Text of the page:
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Is Palimony Allowed in Florida?


Palimony is not recognized in the state of Florida. Some people confuse palimony with alimony, which is allowed. Palimony is essentially the support payments made to unmarried couples who were cohabitating. This means you do not have legal grounds to sue your ex-partner in Family Court for financial support if you were not legally married.

What about Common Law Marriage in Florida?

If you are wondering if you qualify for common law marriage status and therefore would be entitled to financial support, Florida doesn’t recognize common law marriage either. However, if you became common law spouses in a state that does have a recognized common law marriage law, then Florida will recognize it as well.

Does Florida Recognize Domestic Partners?

Florida doesn’t have a domestic partnership or civil union law that provides for rights like married spouses are offered. Florida has recognized same-sex marriage since 2015, and same-sex couples are afforded similar benefits to opposite-sex couples, like medical leave under the Family and Medical Leave Act (FMLA).

What Type of Alimony is Allowed? 

While Florida doesn’t allow for palimony, there are several different kinds of alimony that are allowed for couples who have legally married. These include:

  • Temporary Alimony: This allows for household bills to be paid while your divorce is pending. It is awarded on a temporary basis only until you and your spouse can reach a more permanent agreement.
  • Transitional Alimony: For a spouse that doesn’t qualify for any other types of alimony, but still needs some assistance, this could be a one-time payment issued. You may also hear this called “bridge the gap” alimony.
  • Lump Sum Alimony: The court may award permanent alimony, but to be paid in a one-time lump sum or in installments. This type of alimony cannot be modified or altered in any way.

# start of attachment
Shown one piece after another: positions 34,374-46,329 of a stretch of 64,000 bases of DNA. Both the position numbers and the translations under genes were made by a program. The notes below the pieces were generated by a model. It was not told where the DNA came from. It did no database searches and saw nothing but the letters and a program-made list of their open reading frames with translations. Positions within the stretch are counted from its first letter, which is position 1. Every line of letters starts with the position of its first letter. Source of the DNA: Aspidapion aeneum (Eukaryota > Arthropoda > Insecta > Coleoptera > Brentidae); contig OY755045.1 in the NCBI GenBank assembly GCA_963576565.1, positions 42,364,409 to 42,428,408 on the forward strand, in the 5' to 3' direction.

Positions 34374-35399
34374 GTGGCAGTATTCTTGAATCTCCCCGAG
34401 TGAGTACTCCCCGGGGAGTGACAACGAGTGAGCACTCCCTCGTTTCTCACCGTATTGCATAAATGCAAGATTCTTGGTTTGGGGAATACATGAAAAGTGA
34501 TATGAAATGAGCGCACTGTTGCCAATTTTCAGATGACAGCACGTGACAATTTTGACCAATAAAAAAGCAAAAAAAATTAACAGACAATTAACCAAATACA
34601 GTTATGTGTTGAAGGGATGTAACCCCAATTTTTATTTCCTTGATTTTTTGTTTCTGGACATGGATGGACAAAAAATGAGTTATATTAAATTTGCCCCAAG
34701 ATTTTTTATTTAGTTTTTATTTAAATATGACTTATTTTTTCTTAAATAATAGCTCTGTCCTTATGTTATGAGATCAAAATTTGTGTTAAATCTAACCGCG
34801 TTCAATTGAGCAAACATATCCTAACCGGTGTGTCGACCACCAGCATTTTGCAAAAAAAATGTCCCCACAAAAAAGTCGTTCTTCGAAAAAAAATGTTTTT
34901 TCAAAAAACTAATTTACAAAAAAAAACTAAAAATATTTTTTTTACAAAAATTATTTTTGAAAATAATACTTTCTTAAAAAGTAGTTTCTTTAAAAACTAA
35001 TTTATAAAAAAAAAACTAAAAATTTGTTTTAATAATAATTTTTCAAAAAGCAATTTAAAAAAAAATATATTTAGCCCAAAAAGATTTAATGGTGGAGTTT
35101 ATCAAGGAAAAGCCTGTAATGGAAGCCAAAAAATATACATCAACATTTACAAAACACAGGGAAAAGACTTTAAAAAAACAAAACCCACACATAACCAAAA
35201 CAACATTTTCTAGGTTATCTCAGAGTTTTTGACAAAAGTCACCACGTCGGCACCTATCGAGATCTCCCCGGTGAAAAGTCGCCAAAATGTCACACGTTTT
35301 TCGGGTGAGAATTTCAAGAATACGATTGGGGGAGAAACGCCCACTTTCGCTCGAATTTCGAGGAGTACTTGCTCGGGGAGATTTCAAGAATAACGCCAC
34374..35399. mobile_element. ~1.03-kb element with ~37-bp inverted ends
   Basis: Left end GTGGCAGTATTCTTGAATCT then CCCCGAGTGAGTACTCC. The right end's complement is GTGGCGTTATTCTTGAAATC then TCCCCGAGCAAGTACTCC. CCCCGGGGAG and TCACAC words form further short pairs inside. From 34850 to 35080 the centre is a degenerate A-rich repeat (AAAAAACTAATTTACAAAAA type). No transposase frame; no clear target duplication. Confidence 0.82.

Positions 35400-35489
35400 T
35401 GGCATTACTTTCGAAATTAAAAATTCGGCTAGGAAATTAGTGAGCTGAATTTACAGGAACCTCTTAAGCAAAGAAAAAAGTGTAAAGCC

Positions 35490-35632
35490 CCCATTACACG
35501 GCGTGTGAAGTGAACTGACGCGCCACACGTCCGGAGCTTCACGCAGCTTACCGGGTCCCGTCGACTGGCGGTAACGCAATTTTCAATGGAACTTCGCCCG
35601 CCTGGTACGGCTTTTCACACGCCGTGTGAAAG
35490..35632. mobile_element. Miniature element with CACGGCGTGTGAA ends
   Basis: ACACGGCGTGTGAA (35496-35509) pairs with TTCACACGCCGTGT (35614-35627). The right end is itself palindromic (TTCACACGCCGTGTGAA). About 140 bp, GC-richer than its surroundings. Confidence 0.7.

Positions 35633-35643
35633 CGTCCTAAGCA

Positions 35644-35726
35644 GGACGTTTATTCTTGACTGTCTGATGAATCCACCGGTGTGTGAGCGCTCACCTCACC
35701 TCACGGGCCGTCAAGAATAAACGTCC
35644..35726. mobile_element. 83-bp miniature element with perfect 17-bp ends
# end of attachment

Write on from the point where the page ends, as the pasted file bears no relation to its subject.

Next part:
• Durational Alimony: This refers to alimony awarded in a case when the marriage was too brief to qualify for permanent alimony. Marriages that are considered moderate duration are ones that were less than 17 years, so the duration of alimony could not exceed the length of the marriage itself.
  • Rehabilitative Alimony: This type of alimony is intended for a spouse who is unemployed and did not need to work during the marriage because of his or her spouse’s income. This type of alimony helps a spouse take steps to improve their own income and the court can order this to be paid until they are able to support themselves without assistance from the ex-spouse. The spouse will need to provide a plan to the court on how they will become self-sufficient, whether it’s through school or getting a job, etc.
  • Permanent Alimony: This is awarded to the one spouse on an indefinite basis until it’s modified or terminated if the recipient spouse enters into a “supportive relationship” with someone new. You may hear this alimony called “permanent periodic alimony.”

Retaining a Florida Divorce Attorney

If you are planning to file for divorce or need to divide assets in a domestic partnership that is coming to an end, you need to speak to a knowledgeable Florida family law attorney. Contact the Law Offices of Schwartz | White at 561-391-9943 to schedule a consultation.



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